Newspaper article THE JOURNAL RECORD

Toll Roads May Be Answer to Funding Problems

Newspaper article THE JOURNAL RECORD

Toll Roads May Be Answer to Funding Problems

Article excerpt

Toll Roads May Be Answer to Funding Problems TULSA - More toll roads might be one answer to a proposed federal transportation policy asking states to carry more of the load in funding highway projects, a state transportation official said.

According to The Road Information Program, a non-profit organization based in Washington, states paid 74 percent of highway project costs in 1980. The amount had grown to 77.6 percent by 1988.

Mike Mayberry, public affairs manager of the Oklahoma Department of Transportation, said in Wednesday's edition of the Tulsa World that the federal government wants state, county and local governments to pick up more funding of highways.

``Basically, under the proposals, states would have to bear more of the responsibility in matching fund projects,'' Mayberry said. ``Obviously, in our current state economic situation, that doesn't look real promising.

``Where will those funds come from?''

As federal funding for highway projects decreases, Mayberry said he expects to see more toll roads.

``That's a true user fee,'' he said. ``You will be seeing more and more of that type of taxation to pay for a service as the federal government backs away from funding projects.''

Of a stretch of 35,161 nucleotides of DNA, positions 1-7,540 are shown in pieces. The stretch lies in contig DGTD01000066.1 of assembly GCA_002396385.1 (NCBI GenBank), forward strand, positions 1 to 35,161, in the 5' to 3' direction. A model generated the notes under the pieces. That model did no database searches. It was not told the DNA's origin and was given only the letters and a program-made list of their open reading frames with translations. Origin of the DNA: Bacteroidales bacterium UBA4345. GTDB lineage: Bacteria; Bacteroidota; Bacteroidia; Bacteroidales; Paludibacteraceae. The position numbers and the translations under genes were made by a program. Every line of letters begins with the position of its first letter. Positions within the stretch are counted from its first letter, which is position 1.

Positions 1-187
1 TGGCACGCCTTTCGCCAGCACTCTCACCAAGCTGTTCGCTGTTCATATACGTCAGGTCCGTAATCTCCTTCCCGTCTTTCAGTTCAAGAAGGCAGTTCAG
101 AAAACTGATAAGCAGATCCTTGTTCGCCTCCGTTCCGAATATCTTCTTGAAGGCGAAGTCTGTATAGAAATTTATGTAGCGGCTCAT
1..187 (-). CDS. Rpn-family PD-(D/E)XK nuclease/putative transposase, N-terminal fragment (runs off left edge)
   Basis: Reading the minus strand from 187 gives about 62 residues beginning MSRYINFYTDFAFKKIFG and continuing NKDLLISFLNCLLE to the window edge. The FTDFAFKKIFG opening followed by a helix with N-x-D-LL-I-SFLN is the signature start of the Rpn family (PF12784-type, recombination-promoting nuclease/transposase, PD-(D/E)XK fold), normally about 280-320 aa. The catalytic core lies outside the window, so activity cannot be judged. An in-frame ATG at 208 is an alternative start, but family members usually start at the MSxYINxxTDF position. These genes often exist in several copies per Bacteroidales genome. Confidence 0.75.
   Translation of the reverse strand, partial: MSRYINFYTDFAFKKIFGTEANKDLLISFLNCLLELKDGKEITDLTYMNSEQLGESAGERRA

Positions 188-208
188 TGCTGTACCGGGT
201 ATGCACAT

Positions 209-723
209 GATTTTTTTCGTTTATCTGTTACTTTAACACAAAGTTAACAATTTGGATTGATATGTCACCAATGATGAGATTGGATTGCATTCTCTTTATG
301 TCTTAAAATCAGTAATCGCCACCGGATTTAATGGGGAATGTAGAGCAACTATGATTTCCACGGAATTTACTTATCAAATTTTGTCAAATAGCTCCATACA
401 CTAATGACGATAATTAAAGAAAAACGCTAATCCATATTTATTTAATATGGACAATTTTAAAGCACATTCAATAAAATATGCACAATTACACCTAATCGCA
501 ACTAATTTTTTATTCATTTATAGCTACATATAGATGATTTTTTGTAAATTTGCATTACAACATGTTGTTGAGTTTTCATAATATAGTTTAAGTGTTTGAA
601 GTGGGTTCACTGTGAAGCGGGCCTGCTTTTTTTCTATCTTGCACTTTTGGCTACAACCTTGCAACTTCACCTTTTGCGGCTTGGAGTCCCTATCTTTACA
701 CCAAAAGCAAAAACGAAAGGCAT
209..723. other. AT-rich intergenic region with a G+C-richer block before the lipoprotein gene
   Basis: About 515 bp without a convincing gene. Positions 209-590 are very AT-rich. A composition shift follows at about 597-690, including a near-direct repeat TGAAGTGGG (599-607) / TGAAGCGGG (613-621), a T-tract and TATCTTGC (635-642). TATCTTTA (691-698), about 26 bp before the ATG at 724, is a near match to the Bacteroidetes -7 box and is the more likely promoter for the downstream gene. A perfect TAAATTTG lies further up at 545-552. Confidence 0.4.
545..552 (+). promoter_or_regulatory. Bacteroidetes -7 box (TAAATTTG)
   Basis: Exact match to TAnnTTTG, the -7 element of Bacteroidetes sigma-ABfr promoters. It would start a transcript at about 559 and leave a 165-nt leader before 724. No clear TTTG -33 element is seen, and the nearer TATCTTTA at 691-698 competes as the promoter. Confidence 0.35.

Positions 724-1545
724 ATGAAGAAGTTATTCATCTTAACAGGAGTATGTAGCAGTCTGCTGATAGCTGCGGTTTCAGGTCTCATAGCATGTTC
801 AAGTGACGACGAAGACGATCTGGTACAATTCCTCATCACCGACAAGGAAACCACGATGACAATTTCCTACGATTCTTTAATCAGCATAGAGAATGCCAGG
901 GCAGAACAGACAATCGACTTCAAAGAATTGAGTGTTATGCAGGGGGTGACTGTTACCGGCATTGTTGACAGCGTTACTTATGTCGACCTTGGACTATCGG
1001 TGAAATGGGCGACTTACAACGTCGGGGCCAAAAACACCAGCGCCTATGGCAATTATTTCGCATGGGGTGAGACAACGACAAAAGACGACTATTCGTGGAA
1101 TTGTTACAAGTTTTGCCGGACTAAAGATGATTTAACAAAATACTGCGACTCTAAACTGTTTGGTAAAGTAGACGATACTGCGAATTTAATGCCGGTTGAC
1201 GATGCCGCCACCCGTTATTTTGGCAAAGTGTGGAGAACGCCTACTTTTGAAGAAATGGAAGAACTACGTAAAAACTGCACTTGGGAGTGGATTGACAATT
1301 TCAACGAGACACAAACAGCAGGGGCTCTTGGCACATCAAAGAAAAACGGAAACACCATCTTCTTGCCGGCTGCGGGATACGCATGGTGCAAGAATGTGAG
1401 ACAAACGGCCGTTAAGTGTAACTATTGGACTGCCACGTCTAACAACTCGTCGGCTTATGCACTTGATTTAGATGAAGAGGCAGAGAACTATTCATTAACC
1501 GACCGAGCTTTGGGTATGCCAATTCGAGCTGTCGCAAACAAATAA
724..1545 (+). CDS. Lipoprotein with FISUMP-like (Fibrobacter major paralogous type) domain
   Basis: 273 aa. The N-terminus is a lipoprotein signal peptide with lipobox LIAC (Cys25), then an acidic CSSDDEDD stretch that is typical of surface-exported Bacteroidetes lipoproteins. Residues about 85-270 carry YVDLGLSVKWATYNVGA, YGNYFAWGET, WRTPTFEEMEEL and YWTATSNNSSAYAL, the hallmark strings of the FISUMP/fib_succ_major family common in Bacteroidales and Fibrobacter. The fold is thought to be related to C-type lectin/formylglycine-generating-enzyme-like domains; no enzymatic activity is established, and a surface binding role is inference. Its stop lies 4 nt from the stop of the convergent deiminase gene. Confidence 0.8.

Altus Contracts for Economic Development Activities ALTUS - The City of Altus has contracted with the Altus/Southwest Area Economic Development Corp. for economic development activities and services. This new organization represents a broad base of groups and individuals interested in the growth and development of the Altus, Jackson County and southwest region of the state, according to Altus Mayor Boozie McMahan.

Communities to Get `Certification' Visits Clinton and Seminole will be the first two Oklahoma communities to receive visits from a "certification" team in conjunction with their participation in the Oklahoma Certified Cities program, according to the Oklahoma State Chamber of Commerce & Industry.

The program, introduced last October, is a tool for communities in the state to use in preparing for economic development, and is facilitated by the state chamber through a contract with the Oklahoma Department of Commerce. …

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